Thousands of Parents, Students, Teachers, School Workers and Community Supporters to Rally and March for Strong Schools and Strong Neighborhoods

FOR IMMEDIATE RELEASE: March 20, 2013

CONTACTS:                     

UNITE HERE: Carly Karmel, 312-933-4045, ckarmel@unitehere1.org

SEIU LOCAL 1: Izabela Miltko, 708-655-9681, miltkoi@seiu1.org

GEM: Aileen Kelleher, 312-351-0395, akelleher@actionnow.org

CTU: Stephanie Gadlin, 312-329-6250, StephanieGadlin@ctulocal1.com

 

Thousands of Parents, Students, Teachers, School Workers and Community Supporters to Rally and March for Strong Schools and Strong Neighborhoods

 CHICAGO—A massive rally and downtown march sponsored by UNITE HERE Local 1, SEIU Local 1, the Grassroots Education Movement and the Chicago Teachers Union is set for 4 p.m. on Wednesday, March 27, in Daley Plaza, 50 W. Washington St. The protesters will call on the City of Chicago and its Board of Education to stop school closings and slow the expansion of the charter system in order to focus investment in our public school children, working families and our city’s struggling neighborhoods.

The rally will unite people across the city who oppose the City’s plan to close schools, expand charters and eliminate good, middle class jobs. The current proposals not only put students at risk for bad educational outcomes and increased exposure to violence, but devastate thousands of workers and their families.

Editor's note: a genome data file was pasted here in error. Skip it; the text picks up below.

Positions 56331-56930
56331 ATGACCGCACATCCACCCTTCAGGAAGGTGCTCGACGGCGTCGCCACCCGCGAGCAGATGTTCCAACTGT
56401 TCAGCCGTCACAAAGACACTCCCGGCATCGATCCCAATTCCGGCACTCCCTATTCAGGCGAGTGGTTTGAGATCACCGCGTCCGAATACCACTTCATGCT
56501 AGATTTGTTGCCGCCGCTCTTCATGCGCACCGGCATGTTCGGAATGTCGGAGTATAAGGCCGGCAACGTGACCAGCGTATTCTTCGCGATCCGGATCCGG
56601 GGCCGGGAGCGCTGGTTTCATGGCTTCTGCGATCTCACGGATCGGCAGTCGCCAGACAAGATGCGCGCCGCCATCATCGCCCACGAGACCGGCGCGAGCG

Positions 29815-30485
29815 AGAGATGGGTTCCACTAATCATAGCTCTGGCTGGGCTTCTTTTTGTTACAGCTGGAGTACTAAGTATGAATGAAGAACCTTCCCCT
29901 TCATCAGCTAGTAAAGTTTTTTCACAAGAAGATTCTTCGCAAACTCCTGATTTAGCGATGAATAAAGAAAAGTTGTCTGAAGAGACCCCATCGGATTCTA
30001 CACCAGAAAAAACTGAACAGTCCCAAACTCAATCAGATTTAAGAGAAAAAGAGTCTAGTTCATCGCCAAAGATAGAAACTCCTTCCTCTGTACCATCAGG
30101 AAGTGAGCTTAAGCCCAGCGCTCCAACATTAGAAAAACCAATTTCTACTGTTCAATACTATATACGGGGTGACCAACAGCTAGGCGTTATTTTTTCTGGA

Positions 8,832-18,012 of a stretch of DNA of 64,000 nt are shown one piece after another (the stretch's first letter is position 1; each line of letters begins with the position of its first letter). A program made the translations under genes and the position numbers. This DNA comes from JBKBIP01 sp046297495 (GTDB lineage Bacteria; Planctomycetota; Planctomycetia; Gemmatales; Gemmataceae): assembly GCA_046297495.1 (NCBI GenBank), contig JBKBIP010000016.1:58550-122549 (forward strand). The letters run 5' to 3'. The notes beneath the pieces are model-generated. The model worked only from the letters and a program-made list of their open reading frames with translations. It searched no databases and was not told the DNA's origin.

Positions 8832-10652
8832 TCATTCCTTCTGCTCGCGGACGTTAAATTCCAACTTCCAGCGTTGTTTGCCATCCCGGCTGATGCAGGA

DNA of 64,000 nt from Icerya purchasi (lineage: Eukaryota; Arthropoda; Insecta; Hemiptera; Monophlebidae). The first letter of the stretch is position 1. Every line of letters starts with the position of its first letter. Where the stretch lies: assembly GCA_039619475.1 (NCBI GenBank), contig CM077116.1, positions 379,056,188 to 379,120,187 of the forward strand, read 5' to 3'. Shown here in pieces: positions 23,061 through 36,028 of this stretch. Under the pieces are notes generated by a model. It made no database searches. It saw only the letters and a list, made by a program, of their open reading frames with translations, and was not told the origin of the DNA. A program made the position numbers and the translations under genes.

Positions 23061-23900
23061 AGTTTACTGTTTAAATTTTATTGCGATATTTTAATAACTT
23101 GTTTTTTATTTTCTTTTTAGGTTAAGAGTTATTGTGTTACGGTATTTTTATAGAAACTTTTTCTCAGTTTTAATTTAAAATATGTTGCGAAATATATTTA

“The 27th will be the culmination of parents, students, school employees, and community members’ frustrations and anger as we band together to save our schools,” said UNITE HERE Local 1 President Henry Tamarin. “Chicago’s kids deserve strong schools in safe neighborhoods.”

“CPS comes up with a new excuse every year about why they need to close more of our neighborhood schools and open new charters,” says Michelle Young, President of Action Now and member of GEM. “With the amount of violence in our communities taking the lives of our children, school closings are not only irresponsible, they are morally wrong.”